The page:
I lost the baby. It was a freak occurence that I can't understand and probably never will. It was a four day ordeal that began on tuesday with my water breaking, leaving the baby in an amniotic sac devoid of any amniotic fluid for it to grow and flourish in. 17 weeks is much too early for the water to break, I was so confused (and still am). After consulting and being examined by many doctors, we had to come to terms with the fact that the pregnancy was no longer viable and that the baby was not going to survive. On thursday it was decided that I would be checked into Einstein Hospital in the Bronx. Of course it being New York City, I had to wait for a bed to be available. Having time to bide Hub and I decided to go into the City to wait for the doctor to call to tell us we had a bed. Hub attended his pre-scheduled business meeting and I decided to hang out in mid-town, do some window shopping to keep my mind off things. Fat chance. I immediately got a few pieces of chocolates from the Michel Cluizel chocolate boutique, which were probably delicious but I didn't have the heart to really enjoy. I dragged myself aimlessly on the streets of Fifth Avenue, until I decided that I should treat myself to a nice lunch. At first I thought I'd head up to The Plaza or Pierre, but those 6-8 city blocks uptown felt so far away, like an unendurable trek. And then I turned and saw an awning that spelled out "La Grenouille" standing out like a pristine mirage in my sweaty, gritty, unpleasant day. I opened the door and was greeted by french men in white dinner jackets bowing and welcoming me with "bonjour, madamoiselle". I was escorted to the bar where a lavish setting was laid out for me. Before settling in I excused myself for the Ladies room to "freshen up", and was politely directed by a dozen or so professional waiters. The bathroom was a miniature boudoir where I splashed some cool water on my face, applied a little lip gloss, and convinced myself to try and the enjoy the dining experience I was about to have.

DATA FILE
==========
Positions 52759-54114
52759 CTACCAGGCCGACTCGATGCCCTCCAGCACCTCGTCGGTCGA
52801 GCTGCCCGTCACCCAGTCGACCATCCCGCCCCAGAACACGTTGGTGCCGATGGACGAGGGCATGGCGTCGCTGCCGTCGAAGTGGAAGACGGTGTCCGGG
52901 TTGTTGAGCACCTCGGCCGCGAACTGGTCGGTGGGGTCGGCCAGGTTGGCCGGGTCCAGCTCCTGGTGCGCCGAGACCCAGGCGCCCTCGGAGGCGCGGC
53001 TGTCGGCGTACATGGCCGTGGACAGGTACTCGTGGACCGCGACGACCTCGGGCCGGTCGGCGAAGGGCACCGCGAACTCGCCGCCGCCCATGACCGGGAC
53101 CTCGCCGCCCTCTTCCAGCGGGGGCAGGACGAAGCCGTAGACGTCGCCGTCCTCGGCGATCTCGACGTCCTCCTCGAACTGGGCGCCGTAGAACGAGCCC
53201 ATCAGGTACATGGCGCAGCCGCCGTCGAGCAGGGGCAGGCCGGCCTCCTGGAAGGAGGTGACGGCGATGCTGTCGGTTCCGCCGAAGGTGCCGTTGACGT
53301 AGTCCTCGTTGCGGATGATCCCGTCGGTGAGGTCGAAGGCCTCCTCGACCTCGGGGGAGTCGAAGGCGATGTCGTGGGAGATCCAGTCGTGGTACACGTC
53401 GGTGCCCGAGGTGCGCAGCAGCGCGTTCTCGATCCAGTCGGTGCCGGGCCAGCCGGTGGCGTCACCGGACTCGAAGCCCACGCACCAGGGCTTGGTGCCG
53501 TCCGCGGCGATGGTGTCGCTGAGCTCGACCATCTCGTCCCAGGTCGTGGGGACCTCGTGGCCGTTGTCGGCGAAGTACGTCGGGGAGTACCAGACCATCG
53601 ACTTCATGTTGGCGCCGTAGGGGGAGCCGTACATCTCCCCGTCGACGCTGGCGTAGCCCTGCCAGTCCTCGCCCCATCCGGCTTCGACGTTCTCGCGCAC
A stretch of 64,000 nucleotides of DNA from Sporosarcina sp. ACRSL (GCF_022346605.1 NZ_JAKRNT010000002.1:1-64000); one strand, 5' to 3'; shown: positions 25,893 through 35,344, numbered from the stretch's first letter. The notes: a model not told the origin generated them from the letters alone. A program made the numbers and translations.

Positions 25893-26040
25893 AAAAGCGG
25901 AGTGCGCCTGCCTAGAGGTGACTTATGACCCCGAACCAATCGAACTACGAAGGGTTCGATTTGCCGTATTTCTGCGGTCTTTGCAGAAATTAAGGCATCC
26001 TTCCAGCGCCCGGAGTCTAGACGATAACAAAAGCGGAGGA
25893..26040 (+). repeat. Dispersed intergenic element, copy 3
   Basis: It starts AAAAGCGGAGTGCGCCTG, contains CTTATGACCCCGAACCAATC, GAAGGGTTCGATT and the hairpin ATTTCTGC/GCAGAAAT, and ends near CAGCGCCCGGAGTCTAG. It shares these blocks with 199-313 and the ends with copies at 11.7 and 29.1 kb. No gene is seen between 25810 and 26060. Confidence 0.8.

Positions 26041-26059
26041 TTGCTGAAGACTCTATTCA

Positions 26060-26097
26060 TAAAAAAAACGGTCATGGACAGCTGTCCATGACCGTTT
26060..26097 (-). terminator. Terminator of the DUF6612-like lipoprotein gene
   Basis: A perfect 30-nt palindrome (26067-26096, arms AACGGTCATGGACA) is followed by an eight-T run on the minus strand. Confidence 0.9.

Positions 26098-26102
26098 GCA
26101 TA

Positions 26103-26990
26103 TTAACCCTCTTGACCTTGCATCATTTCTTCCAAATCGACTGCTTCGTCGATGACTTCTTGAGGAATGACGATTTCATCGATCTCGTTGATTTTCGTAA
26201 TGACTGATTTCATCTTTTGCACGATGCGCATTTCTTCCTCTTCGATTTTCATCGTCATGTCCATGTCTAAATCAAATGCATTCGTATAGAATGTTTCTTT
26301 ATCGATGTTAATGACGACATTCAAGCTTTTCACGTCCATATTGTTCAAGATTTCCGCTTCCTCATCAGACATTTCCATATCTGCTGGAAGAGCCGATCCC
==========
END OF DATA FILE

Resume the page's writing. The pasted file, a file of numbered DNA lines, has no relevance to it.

When I returned to my seat, laid out for me at the bar was a small bowl of picholine olives, a larger bowl of housemade potato chips, and a small platter of almonds, as well as my perrier. Brian, the bartender, was a gentle and kind soul who was very supportive and effusive of my menu choices.
Despite the complete disorder and dismay and disarray I was feeling inside, this restaurant was like a balm. Like a soothing sedative. Everything was the way it should be, everything was beautiful, everything was pleasant, everything was in harmony. It was so transportive, I actually enjoyed my lunch. To begin with I had asparagus with poached egg on top, then I moved on to the gnocchi with fresh peas and ramps, and for dessert a cup of cafe au lait and a plate of tiny madeleines. It was all impeccable from the portion size to the vibrant colors of the veggies, to the rich and fresh flavors of the food. Brian was a soothing and calming presence in my day, and informed me that many people stop at La Grenouille before they get on a flight or go to the hospital.
As I was leaving the therapuetic confines of La Grenouille I got a call from Hub who told me that my room was ready for me at the hospital, and wham! I was back on the streets of New York and back to my bad dream. Well, it's enough to say that there was no more French food for me. The next 36 hours were as intense as I've ever experienced. I've had the weekend to gently recover with Hub serving as my loyal and loving nursemaid. The kiddles are at my in-laws, and I'm starting to process it all. I feel like I have no more tears left and that I'll never really understand why this happened. The baby (which was a boy) was healthy and thriving.
Hub, the medical and hospital staff really helped me through this ordeal. I feel enveloped by love and good wishes. The phone calls I've recieved from family and friends have also been so touching and let me know I am loved and cared about. That I have three healthy wonderful children is also a great comfort, but there is still emptiness and confusion and unredeemed maternal love . I can't forget or erase the presence of this little baby from my heart. I will be OK, regular life will continue, I will cook and bake and teach classes and make chocolate, write and do all the things I love doing- but something feels slightly altered in me.